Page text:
Abu al-Fadl Ja'far ibn 'Ali al-Dimashqi

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Abū al-Faḍl Jaʻfar ibn ʻAlī al-Dimashqī (Arabic: أبو الفضل جعفر بن علي الدمشقي‎‎; fl. 12th-century) was a prosperous Muslim merchant from Damascus. He is best known for being the author of Kitab al-Isharah ila Mahasin at-Tijarah wa Marifat Jayyid al-A’rad wa Kadiiha wa Ghush-ush al-Mudallisin fiha (A Guide to the Merits of Commerce and to Recognition of Both Fine and Defective Merchandise and the Swindles of Those Who Deal Dishonestly).

Almost nothing is known about al-Dimashqi’s life. He was among the Muslim writers who were influenced by Greek sources, particularly by the neo-Pythagorean Bryson of Heraclea.

Economic views[edit]

In contrast to many other Muslim writers, Al-Dimashqi approved of wealth for its own sake. His work praises trade as an economic activity and demonstrates a thorough understanding of the roles of supply and demand and the uncertainty associated with them.[1] According to Louis Baeck, professor of International Economics and Development at the Catholic University of Leuven (Belgium), al-Dimashqi "formulated what modern economists would call price theory". In this theory, al-Dimashqi "makes a distinction between normal periods in which market prices are based on cost of production, as opposed to periods of scarcity or oversupply, in which speculators’ drive manifest itself".[2]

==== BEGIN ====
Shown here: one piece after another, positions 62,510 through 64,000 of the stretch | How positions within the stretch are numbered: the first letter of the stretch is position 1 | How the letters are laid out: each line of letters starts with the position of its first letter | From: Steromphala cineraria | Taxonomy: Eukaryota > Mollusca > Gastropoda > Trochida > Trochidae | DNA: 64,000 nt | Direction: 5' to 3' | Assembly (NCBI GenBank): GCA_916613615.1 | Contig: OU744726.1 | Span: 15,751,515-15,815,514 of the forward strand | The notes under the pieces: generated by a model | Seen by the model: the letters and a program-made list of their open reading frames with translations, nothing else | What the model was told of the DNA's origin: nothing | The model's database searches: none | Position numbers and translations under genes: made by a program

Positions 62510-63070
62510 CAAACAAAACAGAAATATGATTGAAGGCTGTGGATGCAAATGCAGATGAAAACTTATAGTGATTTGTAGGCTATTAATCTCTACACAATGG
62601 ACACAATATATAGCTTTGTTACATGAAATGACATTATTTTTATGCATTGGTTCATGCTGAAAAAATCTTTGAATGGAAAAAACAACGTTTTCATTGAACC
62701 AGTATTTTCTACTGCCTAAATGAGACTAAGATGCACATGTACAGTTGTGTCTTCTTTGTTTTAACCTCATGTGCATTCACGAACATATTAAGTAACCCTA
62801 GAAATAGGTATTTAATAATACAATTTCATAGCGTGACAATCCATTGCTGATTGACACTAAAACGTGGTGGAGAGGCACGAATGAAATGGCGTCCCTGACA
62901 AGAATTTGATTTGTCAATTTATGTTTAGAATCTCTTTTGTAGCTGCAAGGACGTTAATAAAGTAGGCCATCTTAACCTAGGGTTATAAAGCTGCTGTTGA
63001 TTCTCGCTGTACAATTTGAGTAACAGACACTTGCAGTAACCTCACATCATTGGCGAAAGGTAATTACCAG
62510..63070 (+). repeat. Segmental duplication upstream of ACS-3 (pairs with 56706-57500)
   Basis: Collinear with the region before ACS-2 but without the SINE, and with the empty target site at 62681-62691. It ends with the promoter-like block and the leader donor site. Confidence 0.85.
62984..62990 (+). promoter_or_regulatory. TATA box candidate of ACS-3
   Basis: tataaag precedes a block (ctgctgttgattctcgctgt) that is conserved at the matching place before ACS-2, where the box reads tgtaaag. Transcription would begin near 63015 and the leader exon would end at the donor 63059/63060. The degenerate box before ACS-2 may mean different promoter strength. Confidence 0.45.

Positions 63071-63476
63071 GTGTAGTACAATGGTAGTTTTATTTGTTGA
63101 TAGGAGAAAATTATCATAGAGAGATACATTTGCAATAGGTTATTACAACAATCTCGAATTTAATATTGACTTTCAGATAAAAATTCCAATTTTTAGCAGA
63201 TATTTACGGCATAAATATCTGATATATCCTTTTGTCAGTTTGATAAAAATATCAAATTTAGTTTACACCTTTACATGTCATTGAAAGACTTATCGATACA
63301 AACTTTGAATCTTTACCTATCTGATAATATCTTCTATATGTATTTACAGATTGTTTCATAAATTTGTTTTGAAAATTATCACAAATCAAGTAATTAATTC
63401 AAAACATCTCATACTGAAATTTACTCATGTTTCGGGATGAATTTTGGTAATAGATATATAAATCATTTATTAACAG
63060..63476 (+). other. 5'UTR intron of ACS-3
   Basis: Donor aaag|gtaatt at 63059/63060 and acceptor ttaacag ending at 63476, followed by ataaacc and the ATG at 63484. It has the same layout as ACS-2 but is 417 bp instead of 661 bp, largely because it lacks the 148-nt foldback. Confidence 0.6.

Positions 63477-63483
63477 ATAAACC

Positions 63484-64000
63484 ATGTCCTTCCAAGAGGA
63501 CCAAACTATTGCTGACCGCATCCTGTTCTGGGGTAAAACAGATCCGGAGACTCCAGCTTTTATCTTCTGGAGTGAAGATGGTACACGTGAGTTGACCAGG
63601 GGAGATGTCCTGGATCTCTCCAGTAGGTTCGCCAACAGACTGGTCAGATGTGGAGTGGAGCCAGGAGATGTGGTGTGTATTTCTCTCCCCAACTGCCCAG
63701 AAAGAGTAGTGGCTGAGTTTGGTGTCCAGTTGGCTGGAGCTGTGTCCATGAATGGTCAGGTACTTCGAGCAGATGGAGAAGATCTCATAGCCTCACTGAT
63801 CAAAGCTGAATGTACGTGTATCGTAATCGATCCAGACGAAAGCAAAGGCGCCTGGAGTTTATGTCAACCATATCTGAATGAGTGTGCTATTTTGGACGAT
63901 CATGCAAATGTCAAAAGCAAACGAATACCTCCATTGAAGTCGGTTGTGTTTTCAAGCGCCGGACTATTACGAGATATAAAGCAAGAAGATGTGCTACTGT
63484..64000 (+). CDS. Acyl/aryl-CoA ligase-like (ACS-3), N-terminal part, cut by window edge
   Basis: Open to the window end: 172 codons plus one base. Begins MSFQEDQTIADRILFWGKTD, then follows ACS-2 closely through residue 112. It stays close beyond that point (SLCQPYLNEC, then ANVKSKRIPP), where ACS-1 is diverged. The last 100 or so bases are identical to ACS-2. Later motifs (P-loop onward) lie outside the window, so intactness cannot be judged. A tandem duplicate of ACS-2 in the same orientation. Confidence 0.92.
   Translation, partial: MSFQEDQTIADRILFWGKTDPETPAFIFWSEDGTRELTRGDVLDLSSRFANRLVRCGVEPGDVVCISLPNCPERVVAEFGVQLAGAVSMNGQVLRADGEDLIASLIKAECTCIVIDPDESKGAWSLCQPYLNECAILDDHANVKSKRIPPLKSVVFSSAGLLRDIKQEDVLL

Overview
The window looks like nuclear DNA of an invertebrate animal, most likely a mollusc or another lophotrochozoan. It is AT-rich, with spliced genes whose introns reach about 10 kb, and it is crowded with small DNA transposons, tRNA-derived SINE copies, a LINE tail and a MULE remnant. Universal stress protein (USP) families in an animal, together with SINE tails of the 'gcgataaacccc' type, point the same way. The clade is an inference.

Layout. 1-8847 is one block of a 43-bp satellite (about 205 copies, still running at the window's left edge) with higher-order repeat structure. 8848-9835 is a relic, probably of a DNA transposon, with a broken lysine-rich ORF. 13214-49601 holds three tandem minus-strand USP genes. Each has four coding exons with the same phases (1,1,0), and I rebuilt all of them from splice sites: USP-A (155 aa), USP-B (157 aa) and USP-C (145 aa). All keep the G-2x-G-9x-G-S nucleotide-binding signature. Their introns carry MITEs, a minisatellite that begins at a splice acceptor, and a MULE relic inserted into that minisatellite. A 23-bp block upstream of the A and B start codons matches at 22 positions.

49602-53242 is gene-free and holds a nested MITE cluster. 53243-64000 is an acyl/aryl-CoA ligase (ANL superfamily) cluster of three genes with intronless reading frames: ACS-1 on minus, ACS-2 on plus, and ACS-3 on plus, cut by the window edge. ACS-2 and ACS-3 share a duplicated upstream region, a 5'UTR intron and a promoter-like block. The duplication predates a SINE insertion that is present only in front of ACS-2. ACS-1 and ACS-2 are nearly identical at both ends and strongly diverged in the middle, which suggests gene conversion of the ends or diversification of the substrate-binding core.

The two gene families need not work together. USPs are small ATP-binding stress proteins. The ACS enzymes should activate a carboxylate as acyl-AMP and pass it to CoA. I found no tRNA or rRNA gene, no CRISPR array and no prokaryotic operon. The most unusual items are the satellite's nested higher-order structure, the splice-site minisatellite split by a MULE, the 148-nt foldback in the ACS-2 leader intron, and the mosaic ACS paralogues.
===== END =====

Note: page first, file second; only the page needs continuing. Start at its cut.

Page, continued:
In the Guide to the Merits of Commerce, he expresses disapproval of the state becoming directly involved in the economy. Al-Dimashqi also emphasizes the necessity of division of labour for economic development:[3]

"No individual can, because of the shortness of his life span, burden himself with all industries. If he does, he may not be able to master the skills of all of them from the first to the last. Industries are all interdependent. Construction needs the carpenter and the carpenter needs the ironsmith and the ironsmith needs the miner, and all these industries need premises. People are, therefore, necessitated by force of circumstances to be clustered in cities to help each other in fulfilling their mutual needs"

See also[edit]


  1. ^ Hosseini, Hamid (2003). "Understanding the Market Mechanism Before Adam Smith: Economic Thought in Medieval Islam". In Ghazanfar, S.M. Medieval Islamic Economic Thought: Filling the Great Gap in European Economics. Islamic Studies Series. Routledge. p. 93. ISBN 0-415-29778-8. 
  2. ^ Baeck, Louis (1995). The Mediterranean tradition in economic thought. Routledge. p. 106. ISBN 0-415-09301-5. 
  3. ^ Chapra, Umer (2010). "Islamic Economics: What It Is and How It Developed". In Whaples, Robert. EH.net: Encyclopedia of Economic and Business History. Archived from the original on 9 June 2011. Retrieved 8 July 2011.